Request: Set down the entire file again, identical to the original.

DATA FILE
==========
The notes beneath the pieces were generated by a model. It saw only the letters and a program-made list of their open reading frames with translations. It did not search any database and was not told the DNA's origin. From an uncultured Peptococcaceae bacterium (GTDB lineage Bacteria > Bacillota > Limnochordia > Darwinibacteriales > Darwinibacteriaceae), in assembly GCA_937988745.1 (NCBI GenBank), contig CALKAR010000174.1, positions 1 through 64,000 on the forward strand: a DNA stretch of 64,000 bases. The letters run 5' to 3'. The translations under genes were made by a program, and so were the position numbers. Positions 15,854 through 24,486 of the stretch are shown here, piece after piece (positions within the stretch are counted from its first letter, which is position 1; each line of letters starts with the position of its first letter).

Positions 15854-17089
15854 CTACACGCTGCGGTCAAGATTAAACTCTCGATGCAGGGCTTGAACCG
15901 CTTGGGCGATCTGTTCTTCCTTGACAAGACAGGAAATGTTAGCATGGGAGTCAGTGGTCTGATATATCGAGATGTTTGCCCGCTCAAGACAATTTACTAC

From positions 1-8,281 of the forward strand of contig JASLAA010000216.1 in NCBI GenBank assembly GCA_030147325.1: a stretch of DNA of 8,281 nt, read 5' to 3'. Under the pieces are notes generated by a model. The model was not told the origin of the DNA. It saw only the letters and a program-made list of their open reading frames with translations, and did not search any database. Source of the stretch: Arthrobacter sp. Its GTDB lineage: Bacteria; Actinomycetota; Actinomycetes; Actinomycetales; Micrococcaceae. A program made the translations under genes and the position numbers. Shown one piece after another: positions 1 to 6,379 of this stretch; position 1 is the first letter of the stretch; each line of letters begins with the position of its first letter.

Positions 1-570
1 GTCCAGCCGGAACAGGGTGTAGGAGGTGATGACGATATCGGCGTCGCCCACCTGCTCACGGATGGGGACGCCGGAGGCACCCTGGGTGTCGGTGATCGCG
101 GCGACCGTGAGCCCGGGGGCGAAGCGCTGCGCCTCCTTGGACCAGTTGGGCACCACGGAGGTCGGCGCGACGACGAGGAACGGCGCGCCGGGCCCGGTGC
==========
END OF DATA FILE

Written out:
The notes beneath the pieces were generated by a model. It saw only the letters and a program-made list of their open reading frames with translations. It did not search any database and was not told the DNA's origin. From an uncultured Peptococcaceae bacterium (GTDB lineage Bacteria > Bacillota > Limnochordia > Darwinibacteriales > Darwinibacteriaceae), in assembly GCA_937988745.1 (NCBI GenBank), contig CALKAR010000174.1, positions 1 through 64,000 on the forward strand: a DNA stretch of 64,000 bases. The letters run 5' to 3'. The translations under genes were made by a program, and so were the position numbers. Positions 15,854 through 24,486 of the stretch are shown here, piece after piece (positions within the stretch are counted from its first letter, which is position 1; each line of letters starts with the position of its first letter).

Positions 15854-17089
15854 CTACACGCTGCGGTCAAGATTAAACTCTCGATGCAGGGCTTGAACCG
15901 CTTGGGCGATCTGTTCTTCCTTGACAAGACAGGAAATGTTAGCATGGGAGTCAGTGGTCTGATATATCGAGATGTTTGCCCGCTCAAGACAATTTACTAC

From positions 1-8,281 of the forward strand of contig JASLAA010000216.1 in NCBI GenBank assembly GCA_030147325.1: a stretch of DNA of 8,281 nt, read 5' to 3'. Under the pieces are notes generated by a model. The model was not told the origin of the DNA. It saw only the letters and a program-made list of their open reading frames with translations, and did not search any database. Source of the stretch: Arthrobacter sp. Its GTDB lineage: Bacteria; Actinomycetota; Actinomycetes; Actinomycetales; Micrococcaceae. A program made the translations under genes and the position numbers. Shown one piece after another: positions 1 to 6,379 of this stretch; position 1 is the first letter of the stretch; each line of letters begins with the position of its first letter.

Positions 1-570
1 GTCCAGCCGGAACAGGGTGTAGGAGGTGATGACGATATCGGCGTCGCCCACCTGCTCACGGATGGGGACGCCGGAGGCACCCTGGGTGTCGGTGATCGCG
101 GCGACCGTGAGCCCGGGGGCGAAGCGCTGCGCCTCCTTGGACCAGTTGGGCACCACGGAGGTCGGCGCGACGACGAGGAACGGCGCGCCGGGCCCGGTGC